8: Number of streaming services initially available as Amazon launches its Prime Video Channels program in India.
What we’ve covered
Misfits Gaming partners with The E.W. Scripps Company in a bid to bring esports content to Floridian TV viewers:
- The TV provider has invested $10 million in the esports organization.
- The deal marks the largest to date between a traditional TV company and major esports organization.
Read more about Misfit Gaming here.
How Salesforce is gathering its own customer data through its new streaming video play:
- Salesforce will combine data gathered from Salesforce+ viewers with its broader customer data set.
- Salesforce+ carries original series featuring interviews with executives like IBM CMO Carla Piñeyro Sublett.
Read more about Salesforce here.
How Copa90 is repositioning itself around the creator economy:
- The soccer media company has a network of 3,000 creators that were responsible for 95% of its content over the last 18 months.
- Copa90 expect to reach $24.6 million in revenue and $2.7 million in profit this year.
Read more about Copa90 here.
What we’re reading
Why entertainment workers are preparing to go on strike:
Members of entertainment labor union the International Alliance of Theatrical Stage Workers plan to vote later this week on whether to go on strike, which could derail the TV and streaming video industry’s programming pipeline. The Los Angeles Times has published a primer detailing why the union’s 150,000 members are on the verge of a walkout — better pay and benefits, better hours — and the likelihood of a strike.
Google looks to add TikTok, Instagram videos to search:
TikTok and Instagram may start showing up in Google’s search results if the search giant is able to strike deals with YouTube’s rivals, according to The Information. Doing a deal would seem to carry pros and cons for TikTok and Instagram. On the plus side, it may lead to greater exposure for the platforms’ videos. On the other hand, it may mitigate people’s urge to use the videos and enable Google to feature similar YouTube videos alongside the rival platforms’ programming. For Google, the deals could help to address the criticism that YouTube videos’ appearance in Google’s search results signifies its monopoly.
ViacomCBS’s Paramount+-Showtime bundle symbolizes its streaming predicament:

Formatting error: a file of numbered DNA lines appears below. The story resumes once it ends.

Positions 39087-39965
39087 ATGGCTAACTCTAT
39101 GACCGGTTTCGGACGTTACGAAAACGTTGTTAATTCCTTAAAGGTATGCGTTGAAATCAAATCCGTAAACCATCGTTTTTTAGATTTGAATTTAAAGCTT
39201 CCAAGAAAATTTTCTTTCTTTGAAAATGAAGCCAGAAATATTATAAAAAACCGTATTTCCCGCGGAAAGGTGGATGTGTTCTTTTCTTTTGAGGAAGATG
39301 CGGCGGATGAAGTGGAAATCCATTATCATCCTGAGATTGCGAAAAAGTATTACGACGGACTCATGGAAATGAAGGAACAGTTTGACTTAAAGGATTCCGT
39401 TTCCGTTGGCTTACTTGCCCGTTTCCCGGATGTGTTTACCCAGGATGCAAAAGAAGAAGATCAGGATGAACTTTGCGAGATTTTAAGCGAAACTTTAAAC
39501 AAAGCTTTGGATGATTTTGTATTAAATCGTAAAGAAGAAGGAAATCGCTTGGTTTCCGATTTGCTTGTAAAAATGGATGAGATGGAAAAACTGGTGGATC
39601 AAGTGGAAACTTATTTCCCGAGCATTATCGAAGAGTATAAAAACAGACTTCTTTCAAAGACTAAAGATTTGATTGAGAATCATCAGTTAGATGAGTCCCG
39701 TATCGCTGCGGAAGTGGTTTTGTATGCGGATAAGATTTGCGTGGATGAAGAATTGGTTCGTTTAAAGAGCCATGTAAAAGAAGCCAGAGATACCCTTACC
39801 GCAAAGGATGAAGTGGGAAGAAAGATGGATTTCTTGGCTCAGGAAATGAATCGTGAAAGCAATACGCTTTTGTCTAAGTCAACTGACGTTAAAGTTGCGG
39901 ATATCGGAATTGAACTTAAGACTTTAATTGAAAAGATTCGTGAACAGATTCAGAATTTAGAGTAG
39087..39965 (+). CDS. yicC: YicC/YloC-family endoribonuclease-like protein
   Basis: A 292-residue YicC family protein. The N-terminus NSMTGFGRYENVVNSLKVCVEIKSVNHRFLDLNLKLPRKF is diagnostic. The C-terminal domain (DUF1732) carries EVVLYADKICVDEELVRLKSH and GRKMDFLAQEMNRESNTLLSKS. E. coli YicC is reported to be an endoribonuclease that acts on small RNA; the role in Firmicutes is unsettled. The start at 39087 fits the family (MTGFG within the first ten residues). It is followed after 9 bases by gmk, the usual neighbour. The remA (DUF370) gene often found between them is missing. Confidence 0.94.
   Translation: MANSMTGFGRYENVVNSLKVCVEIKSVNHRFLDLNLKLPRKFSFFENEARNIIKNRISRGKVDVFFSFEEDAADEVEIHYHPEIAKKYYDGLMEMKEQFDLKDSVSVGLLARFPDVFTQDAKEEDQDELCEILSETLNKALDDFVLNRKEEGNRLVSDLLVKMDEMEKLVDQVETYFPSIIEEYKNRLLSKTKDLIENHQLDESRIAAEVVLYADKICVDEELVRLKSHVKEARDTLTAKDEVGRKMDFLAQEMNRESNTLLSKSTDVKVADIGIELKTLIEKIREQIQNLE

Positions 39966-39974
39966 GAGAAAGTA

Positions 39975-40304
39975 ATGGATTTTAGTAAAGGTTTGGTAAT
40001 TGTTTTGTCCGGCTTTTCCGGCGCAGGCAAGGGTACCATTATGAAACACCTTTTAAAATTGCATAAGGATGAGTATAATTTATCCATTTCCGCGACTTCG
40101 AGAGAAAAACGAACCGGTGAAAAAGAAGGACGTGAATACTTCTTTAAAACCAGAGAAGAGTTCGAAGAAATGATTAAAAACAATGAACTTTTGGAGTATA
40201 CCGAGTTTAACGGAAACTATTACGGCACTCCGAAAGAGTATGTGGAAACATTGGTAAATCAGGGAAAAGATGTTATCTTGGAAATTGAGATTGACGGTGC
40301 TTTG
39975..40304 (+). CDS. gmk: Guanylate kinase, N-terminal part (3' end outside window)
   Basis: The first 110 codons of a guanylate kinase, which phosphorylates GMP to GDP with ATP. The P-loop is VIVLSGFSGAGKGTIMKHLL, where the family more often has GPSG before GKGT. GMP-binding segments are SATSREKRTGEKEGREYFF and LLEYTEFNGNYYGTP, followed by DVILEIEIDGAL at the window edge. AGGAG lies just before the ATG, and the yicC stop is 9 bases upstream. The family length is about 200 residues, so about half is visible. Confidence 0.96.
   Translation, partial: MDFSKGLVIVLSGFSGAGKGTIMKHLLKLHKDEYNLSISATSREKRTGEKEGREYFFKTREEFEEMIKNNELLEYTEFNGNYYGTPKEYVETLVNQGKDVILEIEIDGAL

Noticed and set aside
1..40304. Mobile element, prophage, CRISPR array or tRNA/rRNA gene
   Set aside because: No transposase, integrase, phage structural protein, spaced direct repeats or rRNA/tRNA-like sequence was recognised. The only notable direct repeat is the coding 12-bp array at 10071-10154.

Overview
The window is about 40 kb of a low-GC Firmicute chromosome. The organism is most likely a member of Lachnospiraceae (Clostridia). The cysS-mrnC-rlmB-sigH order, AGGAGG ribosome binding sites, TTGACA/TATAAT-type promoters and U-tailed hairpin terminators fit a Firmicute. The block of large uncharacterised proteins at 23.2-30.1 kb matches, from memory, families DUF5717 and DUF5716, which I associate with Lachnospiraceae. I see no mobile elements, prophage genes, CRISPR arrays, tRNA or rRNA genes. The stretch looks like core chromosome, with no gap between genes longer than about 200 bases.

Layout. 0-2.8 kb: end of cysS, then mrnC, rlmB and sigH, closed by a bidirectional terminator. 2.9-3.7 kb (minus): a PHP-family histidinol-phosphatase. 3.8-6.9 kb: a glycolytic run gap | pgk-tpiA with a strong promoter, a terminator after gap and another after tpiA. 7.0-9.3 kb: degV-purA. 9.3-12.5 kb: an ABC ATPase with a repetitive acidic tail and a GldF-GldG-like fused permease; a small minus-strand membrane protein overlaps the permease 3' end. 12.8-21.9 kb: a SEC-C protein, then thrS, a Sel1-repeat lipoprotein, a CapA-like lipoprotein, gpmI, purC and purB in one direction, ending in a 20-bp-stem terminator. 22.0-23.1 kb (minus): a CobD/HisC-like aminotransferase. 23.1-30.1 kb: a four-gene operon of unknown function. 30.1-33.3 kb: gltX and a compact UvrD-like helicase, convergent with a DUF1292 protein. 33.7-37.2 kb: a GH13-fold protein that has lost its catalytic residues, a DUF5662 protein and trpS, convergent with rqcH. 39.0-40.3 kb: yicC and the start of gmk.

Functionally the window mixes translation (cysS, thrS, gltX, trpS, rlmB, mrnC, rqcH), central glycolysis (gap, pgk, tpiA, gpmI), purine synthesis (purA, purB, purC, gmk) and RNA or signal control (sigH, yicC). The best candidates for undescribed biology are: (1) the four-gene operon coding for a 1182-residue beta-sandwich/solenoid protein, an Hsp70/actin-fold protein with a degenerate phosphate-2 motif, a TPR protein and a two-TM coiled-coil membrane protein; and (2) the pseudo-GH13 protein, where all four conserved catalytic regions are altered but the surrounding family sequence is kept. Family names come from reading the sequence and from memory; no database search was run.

ViacomCBS has started selling combined subscriptions to its Paramount+ and Showtime streaming services. But the limited-time-only bundle actually doesn’t go far enough in trying to win long-term streaming subscribers for the cable TV conglomerate, according to Vulture. This echoes a common criticism of ViacomCBS: The company has yet to show a willingness to make sacrifices in order to build up its streaming business and has instead relied on half-measures, like trying to produce some original programming for its own properties while still selling original programming to rival streamers.
HBO Max adds podcasting to streaming service:
WarnerMedia’s HBO Max has debuted a podcast on the streaming service, according to Bloomberg. The audio-only series’ debut is a test, and it is the latest example of streamers getting into the podcasting business after Netflix opened up a podcast operation earlier this summer and Amazon has also been building up its podcasting library. What remains to be seen is how exactly these companies see podcasts fitting in: as promotional vehicles, IP incubators, some combination of the two or something else altogether?
Amazon continues to withhold streaming, video data from advertisers:
Amazon is notoriously walled off when it comes to the information it has on people, and that description applies to its handling of data from ad-supported streamer IMDb TV and video platform Twitch, according to Advertising Age. Specifically, Amazon doesn’t allow advertisers to access IP addresses for people exposed to their ads running on IMDb TV and Twitch. Considering the popularity of the IP address as an identifier, that’s a significant obstacle for advertisers looking to track ad exposures, but it’s also yet another sign of the IP address being taken off the table as an identifier.